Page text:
So, what’s wrong with the presidential candidate feeling out opinion and learning the grievances that these countries have against his own? Nothing surely, but Mr Jackson was not there simply to learn and listen and digest, he was there to negotiate. He advocated a new relationship with the United States and the opening-up of diplomatic relations again. He presented a list of 45 names of Cuban and American nationals who were being held as prisoners by Castro, and he asked for their release. He got the American names not from the state department, but from a friend in New York who runs an outfit dedicated to getting these political prisoners out of Cuba.

When it appeared – to the delight of Mr Jackson and his small entourage, and to the obvious embarrassment of the White House – that Castro was not only sympathetic to release the Americans, but might do it now, President Reagan’s press man limply announced that the administration would do everything possible to assist them. Too late, Mr Jackson had done it. Castro said the 22 Americans would return to the United States with the Reverend Jackson.

Now you will recall that in December, Mr Jackson, again on his own, went to the Middle East and got Syria to release a black American lieutenant who’s plane had been brought down in Lebanon. It seemed a small thing to negotiate the release of one man, but the president and the state department had not been able to do it. And the Reverend Jackson returned to the United States like Pompey entering Rome in triumph.

That's the way he looked to millions of blacks, and it was from that moment that his presidential campaign took fire, and was taken seriously by the other hopefuls. And, as we all know, while five other considerable contenders fell by the wayside in the Democratic primary elections, Jesse Jackson emerged as one of the surviving democratic trio – Mundale, Hart and Jackson.

Now, to his legion of followers he will look a bigger man than ever, "Old Jesse goes some place and says give us back our political prisoners. And even the mighty Fidel says, yes sir, Mr Jackson sir." It will not occur, I think, to these passionate and sincere followers that the Salvadorian rebels and Castro are of course delighted to enjoy and exploit the actual novelty of an American politician of national standing who goes abroad to deride his own country and his policy, and suggests that he is their one true American friend?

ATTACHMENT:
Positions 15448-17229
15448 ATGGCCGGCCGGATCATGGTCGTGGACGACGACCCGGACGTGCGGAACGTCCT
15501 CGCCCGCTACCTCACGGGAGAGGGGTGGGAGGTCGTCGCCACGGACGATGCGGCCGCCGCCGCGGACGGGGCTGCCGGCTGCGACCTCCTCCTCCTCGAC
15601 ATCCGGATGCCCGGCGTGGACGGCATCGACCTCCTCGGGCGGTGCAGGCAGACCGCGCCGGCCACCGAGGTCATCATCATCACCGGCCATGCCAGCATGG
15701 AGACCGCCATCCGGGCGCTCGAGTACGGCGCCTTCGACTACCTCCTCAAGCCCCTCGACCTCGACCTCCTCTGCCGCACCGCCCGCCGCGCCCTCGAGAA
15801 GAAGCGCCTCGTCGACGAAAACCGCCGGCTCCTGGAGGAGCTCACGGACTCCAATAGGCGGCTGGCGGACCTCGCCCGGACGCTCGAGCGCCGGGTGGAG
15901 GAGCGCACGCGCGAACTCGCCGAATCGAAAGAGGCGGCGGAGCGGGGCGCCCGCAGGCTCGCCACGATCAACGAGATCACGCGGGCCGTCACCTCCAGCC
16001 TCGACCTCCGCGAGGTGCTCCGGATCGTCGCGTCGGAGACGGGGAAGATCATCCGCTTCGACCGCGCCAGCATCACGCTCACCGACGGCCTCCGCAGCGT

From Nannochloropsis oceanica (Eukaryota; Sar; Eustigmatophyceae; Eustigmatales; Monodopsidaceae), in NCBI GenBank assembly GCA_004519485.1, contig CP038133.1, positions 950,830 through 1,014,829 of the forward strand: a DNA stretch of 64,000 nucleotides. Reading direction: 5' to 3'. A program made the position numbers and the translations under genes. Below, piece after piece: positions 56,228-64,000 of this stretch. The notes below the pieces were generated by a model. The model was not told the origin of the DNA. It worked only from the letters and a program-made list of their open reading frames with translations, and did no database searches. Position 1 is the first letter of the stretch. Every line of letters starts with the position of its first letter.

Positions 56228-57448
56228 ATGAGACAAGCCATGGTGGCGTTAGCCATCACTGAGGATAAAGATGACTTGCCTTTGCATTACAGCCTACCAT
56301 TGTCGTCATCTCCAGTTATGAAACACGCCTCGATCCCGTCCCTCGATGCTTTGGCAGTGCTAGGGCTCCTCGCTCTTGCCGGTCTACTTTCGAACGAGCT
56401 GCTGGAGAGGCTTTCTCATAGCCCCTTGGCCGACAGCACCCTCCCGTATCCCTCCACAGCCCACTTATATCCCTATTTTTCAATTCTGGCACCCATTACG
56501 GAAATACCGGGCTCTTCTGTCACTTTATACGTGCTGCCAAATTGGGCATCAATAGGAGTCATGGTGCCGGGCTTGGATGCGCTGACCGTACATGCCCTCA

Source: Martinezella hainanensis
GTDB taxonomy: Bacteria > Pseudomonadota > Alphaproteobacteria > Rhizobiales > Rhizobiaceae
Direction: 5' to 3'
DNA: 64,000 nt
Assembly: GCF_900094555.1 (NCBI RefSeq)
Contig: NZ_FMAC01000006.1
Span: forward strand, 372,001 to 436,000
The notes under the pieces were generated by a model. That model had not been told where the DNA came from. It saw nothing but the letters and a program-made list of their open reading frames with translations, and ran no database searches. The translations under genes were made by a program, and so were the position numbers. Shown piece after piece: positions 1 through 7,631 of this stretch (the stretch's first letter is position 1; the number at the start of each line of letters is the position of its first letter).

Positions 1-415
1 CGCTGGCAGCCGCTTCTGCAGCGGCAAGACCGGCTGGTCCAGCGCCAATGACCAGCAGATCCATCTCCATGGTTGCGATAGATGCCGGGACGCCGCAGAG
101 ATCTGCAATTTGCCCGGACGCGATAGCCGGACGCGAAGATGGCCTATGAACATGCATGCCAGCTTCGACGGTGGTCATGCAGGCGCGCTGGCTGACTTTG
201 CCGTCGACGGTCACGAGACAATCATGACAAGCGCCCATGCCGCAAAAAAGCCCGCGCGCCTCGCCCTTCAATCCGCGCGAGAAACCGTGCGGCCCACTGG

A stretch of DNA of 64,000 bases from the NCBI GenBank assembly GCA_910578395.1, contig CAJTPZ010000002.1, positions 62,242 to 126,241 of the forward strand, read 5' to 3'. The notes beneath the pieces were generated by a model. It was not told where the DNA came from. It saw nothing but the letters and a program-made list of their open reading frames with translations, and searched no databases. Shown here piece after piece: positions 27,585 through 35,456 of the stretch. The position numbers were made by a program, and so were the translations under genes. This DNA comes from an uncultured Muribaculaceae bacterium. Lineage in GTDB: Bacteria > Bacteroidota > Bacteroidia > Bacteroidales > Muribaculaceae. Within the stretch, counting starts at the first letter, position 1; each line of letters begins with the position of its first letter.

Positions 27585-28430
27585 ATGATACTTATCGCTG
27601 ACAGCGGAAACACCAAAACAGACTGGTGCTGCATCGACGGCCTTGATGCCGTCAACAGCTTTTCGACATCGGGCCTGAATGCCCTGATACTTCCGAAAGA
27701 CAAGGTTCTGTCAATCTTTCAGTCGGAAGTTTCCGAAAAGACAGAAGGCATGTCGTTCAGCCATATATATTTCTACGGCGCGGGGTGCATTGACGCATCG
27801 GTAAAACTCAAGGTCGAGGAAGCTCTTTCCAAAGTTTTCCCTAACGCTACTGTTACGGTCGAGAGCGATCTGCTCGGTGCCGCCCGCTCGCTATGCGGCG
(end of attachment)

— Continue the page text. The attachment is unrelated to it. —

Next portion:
I think it’s even doubtful that the Reverend Jackson himself knows what he’s doing. The embarrassment. The actual indignation in Washington over his mission is not prompted by a simple ignoring of protocol – the United States has had, for a long time, an actual act of Congress which specifically forbids private citizens, unless they are recruited by the president, to negotiate with foreign governments. If Mr Jackson had failed to get any prisoners released it is conceivable that his violation of the Logan Act would be brought up on the floor of Congress. And it may still come to that, but the official protests would have no more effect on Mr Jackson’s behaviour, or on the adoration of his fans, than the head shaking of a Wimbledon umpire over John McEnroe’s violation of the rules.

The brutal truth is that in one case, the violation of an act of Congress, in the other a series of tantrums, they work, and the 22 prisoners, home-bound with Mr Jackson, are his sure guarantee against a citation for contempt of Congress, against even any effective protest from the administration. The administration had dickered and negotiated for many months and failed. Mr Jackson goes down, he initiates a rollicking friendship with Fidel Castro, and, hey presto, the prisoners are on their way home. It’s a very small price that Castro has to pay for helping to advertise among his people, and other central American peoples, the fact that here is an actual candidate for the presidency of the United States, who is as much against the Central American policies of the detested Reagan as they are.

Once the shock and the jubilation cools off it must surely become plain, even to some of the Reverend Jackson's followers, that he was used, a patsy, and that the way to better relations between any or all of those embattled countries and the next American administration has been made all the harder.

Certainly to the innocent applauding masses of Central America who see a black man – it would be more pointed to use the old word, coloured man – who see such a one, and a distinguished American at that, embracing Salvadorian rebels and the ruler of Cuba with whom the United States has no relations. Certainly they are bound to feel that, given time and a little more racial upheaval in the United States, Jesse Jackson or a man like him will come to power.

Of course, he won’t. But he has raised the hopes and dizzy feelings of his followers so high that after November there could be a despairing down. And the possibility of a frightening backlash; a black lash, rather.